1. All these six tax cases relate to the same assessee for various assessment years, and as the point involved is substantially the same, they are dealt with together.
2. The common point that arises in all these cases relates to the taxability of the turnover relating to the sale of albezia trees in the various years as detailed below :
Asst. Yr. Value of trees soldRs.1973-74 18,878.001974-75 5,520.001975-76 43,782.001976-77 1,00,370.001977-78 60,900.001978-79 48,465.00
3. The assessee claimed before the Agrl. ITO that the sale proceeds of albezia trees was a capital receipt and, therefore, it is not exigible to tax, relying upon the decision is State of Kerala v. Karimtharuvi Tea Estate Ltd. : 60ITR275(SC) . But the Agrl. ITO brought the amount to tax treating it is a revenue receipt. The assessee took the matter on appeal to the AAC who confirmed the order of the Agrl. ITO. Then, the matter was taken to the Agrl. IT Appellate Tribunal and it has also held that the sale proceeds of albezia trees raised in the estate was a revenue receipt liable for its conclusion is set out below :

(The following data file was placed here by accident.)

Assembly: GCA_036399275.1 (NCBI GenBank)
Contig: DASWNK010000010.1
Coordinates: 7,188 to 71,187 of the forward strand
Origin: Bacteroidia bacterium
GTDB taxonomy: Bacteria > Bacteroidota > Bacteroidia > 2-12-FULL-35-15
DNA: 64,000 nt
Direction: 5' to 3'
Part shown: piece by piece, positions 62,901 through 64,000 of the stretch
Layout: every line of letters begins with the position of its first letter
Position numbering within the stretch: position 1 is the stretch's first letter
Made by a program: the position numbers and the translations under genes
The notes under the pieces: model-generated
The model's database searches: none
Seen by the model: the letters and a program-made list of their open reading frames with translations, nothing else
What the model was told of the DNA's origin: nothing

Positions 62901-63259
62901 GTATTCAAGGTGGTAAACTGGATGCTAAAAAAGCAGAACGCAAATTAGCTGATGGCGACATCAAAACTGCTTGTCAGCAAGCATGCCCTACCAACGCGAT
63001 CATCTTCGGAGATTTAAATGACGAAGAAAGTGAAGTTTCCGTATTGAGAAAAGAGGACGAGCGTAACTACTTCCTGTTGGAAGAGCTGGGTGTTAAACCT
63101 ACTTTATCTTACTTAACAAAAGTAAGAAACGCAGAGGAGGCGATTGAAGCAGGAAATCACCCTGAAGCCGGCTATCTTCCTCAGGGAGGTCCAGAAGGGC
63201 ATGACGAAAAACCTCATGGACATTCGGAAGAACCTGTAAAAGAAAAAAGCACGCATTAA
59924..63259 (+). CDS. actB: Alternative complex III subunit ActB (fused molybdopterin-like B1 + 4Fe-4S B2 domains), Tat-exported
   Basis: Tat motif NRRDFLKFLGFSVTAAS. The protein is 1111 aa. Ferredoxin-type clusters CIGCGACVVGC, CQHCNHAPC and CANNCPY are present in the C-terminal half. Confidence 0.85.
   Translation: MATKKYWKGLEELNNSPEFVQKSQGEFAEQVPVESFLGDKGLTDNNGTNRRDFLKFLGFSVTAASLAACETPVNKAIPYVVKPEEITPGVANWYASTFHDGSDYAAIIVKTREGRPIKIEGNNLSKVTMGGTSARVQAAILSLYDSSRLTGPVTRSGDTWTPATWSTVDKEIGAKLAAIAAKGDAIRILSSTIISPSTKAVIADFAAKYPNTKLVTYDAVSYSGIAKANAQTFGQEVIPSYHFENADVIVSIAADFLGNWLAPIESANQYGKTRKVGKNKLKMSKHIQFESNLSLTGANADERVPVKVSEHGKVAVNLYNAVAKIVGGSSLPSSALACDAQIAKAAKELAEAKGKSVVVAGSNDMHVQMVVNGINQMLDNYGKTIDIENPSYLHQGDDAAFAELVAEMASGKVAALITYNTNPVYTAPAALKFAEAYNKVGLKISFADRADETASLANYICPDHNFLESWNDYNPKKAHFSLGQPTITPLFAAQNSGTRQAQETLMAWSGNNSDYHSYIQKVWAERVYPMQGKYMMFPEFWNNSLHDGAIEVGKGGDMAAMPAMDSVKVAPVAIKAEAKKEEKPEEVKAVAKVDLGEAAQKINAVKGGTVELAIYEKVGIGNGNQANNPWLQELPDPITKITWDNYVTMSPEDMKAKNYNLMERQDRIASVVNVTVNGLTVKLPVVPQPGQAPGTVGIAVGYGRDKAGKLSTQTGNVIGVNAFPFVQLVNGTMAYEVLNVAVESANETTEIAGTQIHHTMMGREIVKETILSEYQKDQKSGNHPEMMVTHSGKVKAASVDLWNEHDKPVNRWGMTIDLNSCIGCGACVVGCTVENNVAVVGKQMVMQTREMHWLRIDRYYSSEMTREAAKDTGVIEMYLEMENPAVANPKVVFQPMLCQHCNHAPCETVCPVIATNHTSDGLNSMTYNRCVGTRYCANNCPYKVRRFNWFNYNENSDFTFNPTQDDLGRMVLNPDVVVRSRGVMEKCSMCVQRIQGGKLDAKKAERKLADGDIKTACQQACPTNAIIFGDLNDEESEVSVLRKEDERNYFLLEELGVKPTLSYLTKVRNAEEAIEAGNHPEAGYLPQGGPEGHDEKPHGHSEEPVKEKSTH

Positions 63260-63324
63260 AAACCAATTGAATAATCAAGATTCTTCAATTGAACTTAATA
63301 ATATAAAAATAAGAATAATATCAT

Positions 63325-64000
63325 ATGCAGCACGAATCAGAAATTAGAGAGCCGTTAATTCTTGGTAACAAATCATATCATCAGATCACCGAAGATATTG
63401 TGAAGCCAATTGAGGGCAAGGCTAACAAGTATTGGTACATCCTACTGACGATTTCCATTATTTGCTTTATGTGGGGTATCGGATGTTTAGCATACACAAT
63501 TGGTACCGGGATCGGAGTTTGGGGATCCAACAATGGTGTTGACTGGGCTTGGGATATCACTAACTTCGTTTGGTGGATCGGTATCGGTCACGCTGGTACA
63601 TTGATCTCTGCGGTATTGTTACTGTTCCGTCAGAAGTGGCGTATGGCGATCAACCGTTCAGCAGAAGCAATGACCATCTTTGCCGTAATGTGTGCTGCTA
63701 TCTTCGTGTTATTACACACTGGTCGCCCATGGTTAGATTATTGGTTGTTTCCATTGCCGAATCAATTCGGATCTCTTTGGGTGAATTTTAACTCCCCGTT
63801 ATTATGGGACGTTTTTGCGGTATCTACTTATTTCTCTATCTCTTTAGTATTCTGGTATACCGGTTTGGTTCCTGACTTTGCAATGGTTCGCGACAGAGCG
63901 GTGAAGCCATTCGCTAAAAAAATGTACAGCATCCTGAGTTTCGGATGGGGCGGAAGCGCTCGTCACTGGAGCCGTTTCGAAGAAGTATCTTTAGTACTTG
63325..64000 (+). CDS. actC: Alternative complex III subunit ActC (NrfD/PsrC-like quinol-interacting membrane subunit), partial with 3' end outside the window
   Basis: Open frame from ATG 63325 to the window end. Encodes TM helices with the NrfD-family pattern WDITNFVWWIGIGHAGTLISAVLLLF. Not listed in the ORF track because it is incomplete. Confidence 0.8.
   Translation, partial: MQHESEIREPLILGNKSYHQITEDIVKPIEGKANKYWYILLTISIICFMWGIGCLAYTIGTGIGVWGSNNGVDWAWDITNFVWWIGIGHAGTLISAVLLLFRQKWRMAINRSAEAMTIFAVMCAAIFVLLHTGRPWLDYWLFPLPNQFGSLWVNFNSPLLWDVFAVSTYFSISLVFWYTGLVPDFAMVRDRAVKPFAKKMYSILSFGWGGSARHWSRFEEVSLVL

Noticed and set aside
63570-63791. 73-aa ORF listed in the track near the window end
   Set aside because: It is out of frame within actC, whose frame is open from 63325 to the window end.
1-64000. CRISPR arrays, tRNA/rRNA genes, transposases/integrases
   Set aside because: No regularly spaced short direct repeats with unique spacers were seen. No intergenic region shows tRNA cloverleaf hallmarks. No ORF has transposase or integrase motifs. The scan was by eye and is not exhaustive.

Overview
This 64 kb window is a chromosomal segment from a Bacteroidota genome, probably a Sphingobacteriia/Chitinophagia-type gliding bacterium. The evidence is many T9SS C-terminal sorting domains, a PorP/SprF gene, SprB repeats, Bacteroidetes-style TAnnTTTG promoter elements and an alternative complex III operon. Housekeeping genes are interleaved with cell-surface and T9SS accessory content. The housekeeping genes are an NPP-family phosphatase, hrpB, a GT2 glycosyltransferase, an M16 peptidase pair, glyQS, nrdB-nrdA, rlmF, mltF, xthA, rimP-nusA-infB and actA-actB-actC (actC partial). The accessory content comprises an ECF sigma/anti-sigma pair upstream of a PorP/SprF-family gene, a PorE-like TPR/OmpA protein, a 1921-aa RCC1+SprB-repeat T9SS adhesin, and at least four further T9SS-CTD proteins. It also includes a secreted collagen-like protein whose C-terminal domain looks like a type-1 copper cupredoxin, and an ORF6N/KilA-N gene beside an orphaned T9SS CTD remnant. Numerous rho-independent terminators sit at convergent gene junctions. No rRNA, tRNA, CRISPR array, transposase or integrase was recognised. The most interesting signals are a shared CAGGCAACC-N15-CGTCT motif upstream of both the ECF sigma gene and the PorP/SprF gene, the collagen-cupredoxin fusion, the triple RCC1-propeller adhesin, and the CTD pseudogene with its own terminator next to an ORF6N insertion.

'We may make it clear that we have not based our decision on the necessity for such shade trees in the light of the literature extracted above. We will only say that the number of shade trees planted cannot be too many in an area as they should be enabled to grow sufficiently large to give shade. Hence, the receipt from such trees cannot be considerable. If really they were shade trees, only few such trees can be planted. Our conclusion is mainly based on the important facts and circumstances of this case viz., (1) that there was regularity and pattern in growing and felling of trees, (2) that these trees were not of spontaneous growth, (3) that they were not grown solely for the purpose of giving shade to these plants, (4) that the trees were felled and did not die by natural processes such as drought, age, etc., and (5) that after felling the trees, the appellant had grown similar varieties of trees in the estate.'